How can you not like a film that has everything, that takes you a tour of all the major emotions from laughter to tears? Directed by someone who, if not Ron Howard, may as well have been Ron Howard, Simon Birch is completely likeable for all the right reasons. Don't expect to have your bookish sensibilities challenged by this pictureoh, no! Just settle in with loved onesmaybe some fresh popcornand enjoy the steady, engaging flow of this tale of young friendship.
Jim Carrey opens the film, but don't worry! He has no time to mug before the film goes into its extended flashback. I don't remember this main characters name, so let's just call him Russell. As the born-out-of-wedlock son of a delightfully gorgeous yet mysterious mother, Russell always feels like an outsider. In this portrayal of the 50's, being an outsider means being pretty well-adjusted to small town life. He manages to boil over once, causing around $10.37 in destruction, but Russell gets off the hook rather quickly. It's almost as if the ostracism and abuse in the 50's against "illegitimate" children never really existed or hurt anybody's life or self-conception. Your stomach will not turn into knots as though you were watching Bastard out of North Carolina. No, it's all just fine.
But what about the title character? Russell's friend is the town midget, a spiritually adult lad of 14. Simon and Russell are inseparable and share many adventures and misadventures. We laugh and cry along with them because the funny things they do are so funny and the sad things they do are so sad. It's funny when the fat kid vomits on his Sunday school teacher. I mean, how could it not be? And it's sad when Simon is ignored by his parents. I think we can't help but agreeing, friends, that child neglect is a tragedy.
This film is like a McDLT: The funny stays funny and the sad stays sad. I can't think of a single upsetting, controversial, leftist, or difficult moment in the entire film, and that's a very comfortable thing. It's like a pillow: not a sculpted foam lumbar pad with embedded 2,000-gauss magnets, but just a plain and simple pillow. It takes no effort to lay upon.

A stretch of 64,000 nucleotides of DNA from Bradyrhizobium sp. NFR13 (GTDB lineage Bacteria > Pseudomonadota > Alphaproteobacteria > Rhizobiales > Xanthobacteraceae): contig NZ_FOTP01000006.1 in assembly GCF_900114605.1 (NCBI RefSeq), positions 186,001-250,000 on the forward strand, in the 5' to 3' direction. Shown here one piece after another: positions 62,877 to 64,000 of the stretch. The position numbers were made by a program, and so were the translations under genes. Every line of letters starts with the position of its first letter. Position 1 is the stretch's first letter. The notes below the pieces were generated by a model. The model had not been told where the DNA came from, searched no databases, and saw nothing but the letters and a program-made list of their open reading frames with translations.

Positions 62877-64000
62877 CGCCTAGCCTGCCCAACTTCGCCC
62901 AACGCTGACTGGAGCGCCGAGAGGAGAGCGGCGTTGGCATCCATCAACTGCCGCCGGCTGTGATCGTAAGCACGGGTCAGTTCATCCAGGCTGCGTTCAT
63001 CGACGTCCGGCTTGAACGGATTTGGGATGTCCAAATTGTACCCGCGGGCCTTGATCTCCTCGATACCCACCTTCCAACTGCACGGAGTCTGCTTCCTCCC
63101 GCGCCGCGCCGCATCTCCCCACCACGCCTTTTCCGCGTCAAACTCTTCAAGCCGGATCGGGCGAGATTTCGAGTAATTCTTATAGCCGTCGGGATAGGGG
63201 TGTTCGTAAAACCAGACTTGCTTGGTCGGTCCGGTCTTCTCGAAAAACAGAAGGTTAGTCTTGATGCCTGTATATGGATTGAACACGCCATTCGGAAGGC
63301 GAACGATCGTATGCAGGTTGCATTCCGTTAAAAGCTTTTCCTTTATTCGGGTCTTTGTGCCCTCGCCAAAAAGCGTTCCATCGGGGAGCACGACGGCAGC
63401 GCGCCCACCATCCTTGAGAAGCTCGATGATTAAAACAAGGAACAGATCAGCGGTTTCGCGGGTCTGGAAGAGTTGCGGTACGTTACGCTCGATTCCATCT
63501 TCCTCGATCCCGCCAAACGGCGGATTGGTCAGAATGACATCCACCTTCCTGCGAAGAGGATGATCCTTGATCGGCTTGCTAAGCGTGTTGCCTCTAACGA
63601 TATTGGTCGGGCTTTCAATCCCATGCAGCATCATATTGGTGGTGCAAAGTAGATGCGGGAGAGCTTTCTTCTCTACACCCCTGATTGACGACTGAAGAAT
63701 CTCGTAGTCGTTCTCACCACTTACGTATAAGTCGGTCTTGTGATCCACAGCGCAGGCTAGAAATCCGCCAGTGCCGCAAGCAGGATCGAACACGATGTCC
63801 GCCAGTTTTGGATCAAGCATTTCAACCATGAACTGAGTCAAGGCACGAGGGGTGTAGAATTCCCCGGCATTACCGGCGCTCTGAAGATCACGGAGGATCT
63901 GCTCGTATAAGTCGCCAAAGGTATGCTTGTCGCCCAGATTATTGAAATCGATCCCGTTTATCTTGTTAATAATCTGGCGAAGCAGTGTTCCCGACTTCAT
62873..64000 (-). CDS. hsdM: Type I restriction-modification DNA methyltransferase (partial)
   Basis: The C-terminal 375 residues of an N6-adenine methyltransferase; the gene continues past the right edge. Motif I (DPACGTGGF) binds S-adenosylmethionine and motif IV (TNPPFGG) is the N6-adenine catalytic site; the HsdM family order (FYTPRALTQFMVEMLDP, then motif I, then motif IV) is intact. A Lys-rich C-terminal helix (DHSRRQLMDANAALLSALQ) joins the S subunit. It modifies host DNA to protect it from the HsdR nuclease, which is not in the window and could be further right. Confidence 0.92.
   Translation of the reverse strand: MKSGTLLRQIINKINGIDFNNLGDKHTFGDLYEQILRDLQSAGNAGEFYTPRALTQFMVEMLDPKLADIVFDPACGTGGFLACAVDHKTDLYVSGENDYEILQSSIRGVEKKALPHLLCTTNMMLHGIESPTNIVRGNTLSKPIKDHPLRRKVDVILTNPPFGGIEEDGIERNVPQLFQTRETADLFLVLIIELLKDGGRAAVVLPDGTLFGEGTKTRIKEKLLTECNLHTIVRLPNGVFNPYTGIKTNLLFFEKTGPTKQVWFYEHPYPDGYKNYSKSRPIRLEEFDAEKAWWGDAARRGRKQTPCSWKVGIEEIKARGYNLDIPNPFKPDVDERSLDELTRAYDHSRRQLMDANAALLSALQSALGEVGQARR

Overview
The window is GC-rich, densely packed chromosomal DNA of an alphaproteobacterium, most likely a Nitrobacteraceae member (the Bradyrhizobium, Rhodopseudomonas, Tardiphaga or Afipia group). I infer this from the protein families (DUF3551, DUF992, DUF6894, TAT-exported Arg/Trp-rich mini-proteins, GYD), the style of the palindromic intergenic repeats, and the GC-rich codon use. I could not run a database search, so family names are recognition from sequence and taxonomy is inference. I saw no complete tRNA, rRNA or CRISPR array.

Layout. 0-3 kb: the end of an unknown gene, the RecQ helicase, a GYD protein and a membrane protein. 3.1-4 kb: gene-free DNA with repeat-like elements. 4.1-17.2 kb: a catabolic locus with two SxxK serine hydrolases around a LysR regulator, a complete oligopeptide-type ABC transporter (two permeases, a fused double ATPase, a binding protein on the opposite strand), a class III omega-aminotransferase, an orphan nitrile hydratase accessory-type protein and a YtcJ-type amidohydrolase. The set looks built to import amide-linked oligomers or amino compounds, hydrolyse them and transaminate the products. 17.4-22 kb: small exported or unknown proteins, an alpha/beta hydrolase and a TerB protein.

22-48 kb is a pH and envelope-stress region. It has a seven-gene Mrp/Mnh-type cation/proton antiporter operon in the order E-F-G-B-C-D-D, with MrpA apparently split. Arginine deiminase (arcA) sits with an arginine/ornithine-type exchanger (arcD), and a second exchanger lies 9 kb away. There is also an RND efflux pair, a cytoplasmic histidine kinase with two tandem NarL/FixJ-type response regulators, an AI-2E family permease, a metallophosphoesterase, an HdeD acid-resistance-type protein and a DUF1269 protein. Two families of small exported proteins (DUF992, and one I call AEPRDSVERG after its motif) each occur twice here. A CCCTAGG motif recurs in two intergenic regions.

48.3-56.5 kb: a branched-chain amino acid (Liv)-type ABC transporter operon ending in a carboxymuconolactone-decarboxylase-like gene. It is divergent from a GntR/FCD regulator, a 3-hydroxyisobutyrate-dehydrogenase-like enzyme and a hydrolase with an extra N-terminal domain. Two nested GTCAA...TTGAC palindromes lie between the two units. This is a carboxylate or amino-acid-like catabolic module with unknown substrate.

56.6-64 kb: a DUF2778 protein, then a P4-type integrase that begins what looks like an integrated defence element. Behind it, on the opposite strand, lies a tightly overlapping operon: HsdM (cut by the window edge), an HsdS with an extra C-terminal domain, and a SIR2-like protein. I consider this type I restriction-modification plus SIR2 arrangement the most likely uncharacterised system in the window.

Before I forget: I'd like to get your requests. Yes, Gooden Worsted is now taking requests. I'd like to think that my near-random choices of video entertainment and review will provide some useful or interesting material to readers. But if you have a video you've thought about renting, but haven't been sure about, let me do the hoof-work and eye-work for you! So, send me a request! I promise to take it under advisement.
IN CINEMA 2:
If I were a theater critic, I would have given Andrew Lloyd Weber's Starlight Express as low as 7 starsoff the scale if you know Gooden! I might even have gone so far as to say that its stereotyped, monochromatic characers were "offensive to my intelligence." Evita, starring the buxom and talented Madonna, was, in my opinion, a trumped-up melodrama that presented the least incisive view of history and this historical figure. But that Antonio Banderas! (I heard Mrs. Worsted audibly meowing.)
Jesus Christ Superstar is different. Weber wrote the music, not the lyrics, and with that focus, or with his youth, he managed to compose some challenging yet catchy songs that remain interesting even though the hippie aesthetic has faded. Musicians will appreciate syncopations to match jazz's Dave Bruebeck. The costumes and dance numbers are period pieces, but still enjoyable to watch. Christians and others will see several parables acted, sung, and danced, but the play's writer, John Rice, or Reid, or something, I think a four-letter name starting with R, in an effort to work as many bible stories in, left everything superficial.
In all, it felt on the long side, but to its credit I watched it all
the way through despite my early inclination to read over some warranty
information for my new stereo while listening to the video in the background.
©1999 by Randy Shandis Enterprises. All rights happily reserved.